Home Is Burning: A Memoir by Dan Marshall

Home Is Burning: A Memoir By Dan Marshall Cover Image
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ISBN: 9781250068828
Availability: Out of Print
Published: Flatiron Books - October 20th, 2015

For those who grew up in Holladay as a non-Mormon, this tale of coming of age in Utah in the '80s, which is intertwined with the painful reality of coping with the death of a parent, will resonate in ways that might make you flinch or cry but will also make you laugh. Uproariously. Dan grew up with a pack of siblings in a sprawling house in Holladay set squarely in the center of a heavily Mormon neighborhood. His father was a prominent newspaper figure and was not Mormon. Nor was Dan’s mother. She was, however, fierce, to put it mildly. Her stratagem for coping with disapproving neighbors? Open all the windows and drop among many other expletives, the f-bomb—at the top of her voice. Her big boisterous family gleefully followed her example. When the book opens Dan, who is in LA working in PR, learns that his beloved father has ALS and that his mother is again battling recurrent cancer. Dan goes home, and the ensuing tale of fart jokes, profanity and death, laced with hilarity and howling pain, is raw, honest and profound. Had Dan never moved away, the anger which is part of growing up as an outsider here might have dissipated at least in part. Salt Lake has changed as we all know. But he left and his memories evoke a time that may have passed but which we all remember. His mixing of those cultural memories with family pain and family hostility and family love hits home. Ouch. – Betsy Burton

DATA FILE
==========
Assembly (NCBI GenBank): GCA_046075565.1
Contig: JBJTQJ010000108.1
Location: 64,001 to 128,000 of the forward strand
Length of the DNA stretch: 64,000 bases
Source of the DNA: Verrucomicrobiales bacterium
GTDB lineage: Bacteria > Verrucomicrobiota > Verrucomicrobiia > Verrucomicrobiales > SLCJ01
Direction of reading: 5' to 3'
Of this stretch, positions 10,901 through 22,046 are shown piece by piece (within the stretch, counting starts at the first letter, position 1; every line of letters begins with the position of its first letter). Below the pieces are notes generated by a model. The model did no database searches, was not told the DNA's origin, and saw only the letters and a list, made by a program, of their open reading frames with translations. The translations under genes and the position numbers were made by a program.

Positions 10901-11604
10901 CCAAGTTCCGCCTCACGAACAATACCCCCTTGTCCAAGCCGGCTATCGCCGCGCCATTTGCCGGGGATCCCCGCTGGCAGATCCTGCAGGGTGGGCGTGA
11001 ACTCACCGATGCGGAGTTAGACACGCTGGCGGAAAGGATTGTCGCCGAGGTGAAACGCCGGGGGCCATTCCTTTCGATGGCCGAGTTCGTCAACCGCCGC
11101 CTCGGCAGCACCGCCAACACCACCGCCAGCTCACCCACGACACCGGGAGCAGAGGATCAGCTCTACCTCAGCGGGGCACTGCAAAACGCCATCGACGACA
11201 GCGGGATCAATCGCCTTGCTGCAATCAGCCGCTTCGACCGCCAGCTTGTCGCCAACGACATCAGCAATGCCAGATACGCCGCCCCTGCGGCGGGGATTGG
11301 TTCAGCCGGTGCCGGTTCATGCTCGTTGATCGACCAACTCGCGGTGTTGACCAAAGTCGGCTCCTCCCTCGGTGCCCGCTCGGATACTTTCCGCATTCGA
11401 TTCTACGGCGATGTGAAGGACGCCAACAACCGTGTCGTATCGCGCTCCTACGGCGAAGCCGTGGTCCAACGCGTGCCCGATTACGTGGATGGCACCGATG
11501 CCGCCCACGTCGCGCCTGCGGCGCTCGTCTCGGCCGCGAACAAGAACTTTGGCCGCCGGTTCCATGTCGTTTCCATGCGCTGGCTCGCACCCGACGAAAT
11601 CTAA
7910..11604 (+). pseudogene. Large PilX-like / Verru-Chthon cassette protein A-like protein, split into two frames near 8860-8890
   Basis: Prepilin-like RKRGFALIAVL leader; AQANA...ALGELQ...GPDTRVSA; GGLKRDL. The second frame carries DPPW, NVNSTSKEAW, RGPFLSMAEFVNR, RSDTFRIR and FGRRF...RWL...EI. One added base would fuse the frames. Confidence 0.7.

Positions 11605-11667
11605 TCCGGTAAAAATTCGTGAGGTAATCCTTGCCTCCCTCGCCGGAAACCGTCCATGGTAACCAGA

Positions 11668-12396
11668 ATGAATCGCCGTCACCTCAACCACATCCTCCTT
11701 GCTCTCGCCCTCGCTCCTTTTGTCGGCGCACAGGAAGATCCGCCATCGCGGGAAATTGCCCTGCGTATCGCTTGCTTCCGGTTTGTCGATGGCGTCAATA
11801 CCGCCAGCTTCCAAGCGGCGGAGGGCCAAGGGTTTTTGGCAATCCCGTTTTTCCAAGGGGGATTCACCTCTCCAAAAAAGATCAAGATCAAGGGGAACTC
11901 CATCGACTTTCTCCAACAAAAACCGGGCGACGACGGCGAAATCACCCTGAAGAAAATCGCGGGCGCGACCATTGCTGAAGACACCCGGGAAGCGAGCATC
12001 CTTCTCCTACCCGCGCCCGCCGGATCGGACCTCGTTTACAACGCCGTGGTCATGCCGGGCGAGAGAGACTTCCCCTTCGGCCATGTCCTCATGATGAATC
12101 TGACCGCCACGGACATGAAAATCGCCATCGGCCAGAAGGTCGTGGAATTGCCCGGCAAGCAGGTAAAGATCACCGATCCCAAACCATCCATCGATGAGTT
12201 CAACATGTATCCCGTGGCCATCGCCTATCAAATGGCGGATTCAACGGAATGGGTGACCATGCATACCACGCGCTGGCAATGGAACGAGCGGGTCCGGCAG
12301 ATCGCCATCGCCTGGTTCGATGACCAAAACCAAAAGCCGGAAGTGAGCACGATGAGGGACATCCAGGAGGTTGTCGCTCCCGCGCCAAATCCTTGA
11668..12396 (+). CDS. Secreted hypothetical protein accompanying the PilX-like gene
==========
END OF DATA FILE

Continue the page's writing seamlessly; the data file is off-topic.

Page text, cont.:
A Killing in Zion by Andrew Hunt

A Killing in Zion: A Mystery (An Art Oveson Mystery #2) By Andrew Hunt Cover Image
ISBN: 9781250064622
Availability: Not on our shelves currently | available to order
Published: Minotaur Books - September 8th, 2015

When a polygamist leader and his bodyguard are murdered, the anti-polygamy squad of the Salt Lake Police Department faces the mixed messages which come from the police, the politicians, and powerful polygamous leaders. Art Oveson, deputy sheriff, is caught in the middle of these forces.  He has strong feelings about the evils of the polygamous sects and takes it upon himself to care for a young mute girl found at the scene of the crime. She seems to be at the center of the conflict. Oveson attempts to solve the crime and thwart the dealings of the various sects who are now moving down to the Utah-Arizona border. He is passionately opposed to plural marriage and the illegal actions of the groups. His passion puts him into danger along with his friends and the young people he tries to protect. Andrew Hunt may live in Canada but his knowledge of Salt Lake City, Utah, and Mormon history makes the mystery come alive.  Those who live in Utah will enjoy the picture of the state in 1934 and those who know nothing about Utah will read this as a picture of a curious place and curious people. An action novel, it is also a discerning look at the violence that can result from religious extremism and a warning to those who ignore that violence. – Wendy Foster Leigh